This is also a fairly strange statement, largely because Rich observes his obligation as a celebrity pundit not to talk about what the mainstream press is doing. Like, for instance, picking up the phony memes that FOX pumps up furiously. Like his own newspaper the New York Times recently scolding themselves for not paying enough attention to conservative concerns and promising to pay much more attention from now on. And he doesn't note a critical fact, which is that when Glenn Beck and other prominent figures in that "alternative universe" make hysterical and false charges against the Democratic health care reform plans, their viewers and listeners will find it very hard to find clear explanations of the key issues around that issue in the New York Times or other major news outlets. And they do a pitifully poor job of reporting on how the Beckians and the Limbaugh dittoheads actually do affect the political dynamics. Rich's column is an example of that, I'm afraid.

It's also important to remember that the whole Republican Party is keenly attuned to the Beckian/OxyContin "alternative universe", not just those for whom Palin is currently their favorite choice for Presidential candidate.

And I'm not so sure that for the typical TV viewer "the tea party crowd comes across like the barflies in 'Star Wars.'" Since our national press corps does such a very poor job of reporting on that movement, who the activists are and who the groups like Freedom Watch are that finance their protests, I'm not at all sure that's how they come across. One prominent aspect of the Tea Party protests is the extent to which they were organized by the partisan-Republican groups we know as FOX News. But, as we have seen, when the Democrats challenge the "news" channel crass partisanship and political organizing, even very mildly criticize it, the Village lines up to scold Obama and the Democrats for such naughty behavior. As Rich put it, "It’s become a Beltway truism that the White House’s (mild) spat with Fox News is counterproductive ..." Actually, mainstream pundits have said worse than that, that it was on the level of Spiro Agnews back in the day.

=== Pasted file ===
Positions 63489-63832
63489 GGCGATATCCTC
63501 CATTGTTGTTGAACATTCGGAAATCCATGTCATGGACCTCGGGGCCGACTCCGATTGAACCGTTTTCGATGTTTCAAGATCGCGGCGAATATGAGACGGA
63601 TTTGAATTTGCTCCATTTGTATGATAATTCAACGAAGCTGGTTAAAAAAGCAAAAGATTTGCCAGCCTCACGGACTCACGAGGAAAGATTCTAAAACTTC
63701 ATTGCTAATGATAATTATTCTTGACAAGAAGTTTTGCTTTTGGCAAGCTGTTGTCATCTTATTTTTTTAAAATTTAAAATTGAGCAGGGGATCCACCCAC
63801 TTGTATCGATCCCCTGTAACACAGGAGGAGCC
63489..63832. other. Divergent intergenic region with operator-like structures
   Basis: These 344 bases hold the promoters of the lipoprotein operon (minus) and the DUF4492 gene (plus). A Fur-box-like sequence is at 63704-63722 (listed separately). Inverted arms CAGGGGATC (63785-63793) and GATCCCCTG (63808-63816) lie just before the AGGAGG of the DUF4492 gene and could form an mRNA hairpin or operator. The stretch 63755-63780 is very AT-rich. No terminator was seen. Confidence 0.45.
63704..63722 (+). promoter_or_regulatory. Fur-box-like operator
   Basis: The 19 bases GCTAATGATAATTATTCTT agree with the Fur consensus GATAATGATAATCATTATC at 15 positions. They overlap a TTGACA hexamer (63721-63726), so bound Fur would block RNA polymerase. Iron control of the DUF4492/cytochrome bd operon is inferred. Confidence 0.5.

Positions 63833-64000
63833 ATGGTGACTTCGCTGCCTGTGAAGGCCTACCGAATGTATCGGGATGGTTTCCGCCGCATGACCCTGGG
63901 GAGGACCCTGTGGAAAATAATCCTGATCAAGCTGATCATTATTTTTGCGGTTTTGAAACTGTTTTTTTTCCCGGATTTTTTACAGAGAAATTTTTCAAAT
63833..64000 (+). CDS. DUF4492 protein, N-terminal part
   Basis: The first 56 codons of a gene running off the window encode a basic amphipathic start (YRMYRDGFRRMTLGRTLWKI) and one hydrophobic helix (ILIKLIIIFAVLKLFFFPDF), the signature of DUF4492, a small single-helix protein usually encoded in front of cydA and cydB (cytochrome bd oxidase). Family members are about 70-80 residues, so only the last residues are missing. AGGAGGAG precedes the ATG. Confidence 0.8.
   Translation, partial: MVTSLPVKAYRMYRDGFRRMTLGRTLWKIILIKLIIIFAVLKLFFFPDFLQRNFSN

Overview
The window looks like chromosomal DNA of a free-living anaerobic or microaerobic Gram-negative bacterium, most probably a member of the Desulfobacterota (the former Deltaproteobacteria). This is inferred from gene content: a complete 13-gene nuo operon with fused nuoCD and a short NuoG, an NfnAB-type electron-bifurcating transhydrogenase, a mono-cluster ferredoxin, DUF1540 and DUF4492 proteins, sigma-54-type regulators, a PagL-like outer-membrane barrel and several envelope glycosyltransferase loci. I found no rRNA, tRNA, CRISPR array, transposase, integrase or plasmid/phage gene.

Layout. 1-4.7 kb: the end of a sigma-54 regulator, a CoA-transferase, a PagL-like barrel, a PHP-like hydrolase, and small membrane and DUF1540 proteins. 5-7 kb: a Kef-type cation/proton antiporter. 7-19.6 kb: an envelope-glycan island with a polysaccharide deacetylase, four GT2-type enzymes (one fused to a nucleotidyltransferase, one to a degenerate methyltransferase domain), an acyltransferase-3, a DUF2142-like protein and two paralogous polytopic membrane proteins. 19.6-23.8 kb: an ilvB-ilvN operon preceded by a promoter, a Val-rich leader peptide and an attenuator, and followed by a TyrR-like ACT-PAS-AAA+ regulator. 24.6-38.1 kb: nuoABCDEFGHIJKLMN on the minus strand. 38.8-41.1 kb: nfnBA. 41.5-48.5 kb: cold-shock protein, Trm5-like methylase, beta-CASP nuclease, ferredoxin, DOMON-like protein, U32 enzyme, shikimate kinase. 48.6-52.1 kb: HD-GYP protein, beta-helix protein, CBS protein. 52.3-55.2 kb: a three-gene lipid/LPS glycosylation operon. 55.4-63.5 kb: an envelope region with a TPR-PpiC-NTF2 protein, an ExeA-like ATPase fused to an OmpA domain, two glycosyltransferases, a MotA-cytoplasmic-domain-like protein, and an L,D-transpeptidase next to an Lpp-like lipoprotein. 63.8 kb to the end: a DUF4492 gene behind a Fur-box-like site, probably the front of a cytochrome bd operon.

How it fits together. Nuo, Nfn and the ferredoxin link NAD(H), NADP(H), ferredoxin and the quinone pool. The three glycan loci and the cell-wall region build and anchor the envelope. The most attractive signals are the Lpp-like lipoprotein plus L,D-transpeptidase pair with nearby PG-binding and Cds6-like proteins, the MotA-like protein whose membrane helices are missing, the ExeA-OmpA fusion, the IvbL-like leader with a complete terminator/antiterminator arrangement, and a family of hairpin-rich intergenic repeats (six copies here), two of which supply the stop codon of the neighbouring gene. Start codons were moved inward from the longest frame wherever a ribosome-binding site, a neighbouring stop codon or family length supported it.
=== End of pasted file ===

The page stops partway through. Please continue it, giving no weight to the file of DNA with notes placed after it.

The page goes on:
And, sure, when you look at Sarah Palin's close cooperation with Birchers and especially the neo-Confederate Alaska Independence Party (AIP), and with the theocratic and cultish aspect of the Third Wave Pentecostal movement of which she has been a very active part, she might look as though she came from an alternative political universe. But our national press corps focused on in 2008 and focuses on still is her verbal gaffes and Tina Fey's spoofs of her from Saturday Night Live. The average news consumer have heard a lot of that. But her "pallin' around" with neo-Confederates? Her theocratic religious commitments? Not so much. Not much at all, actually.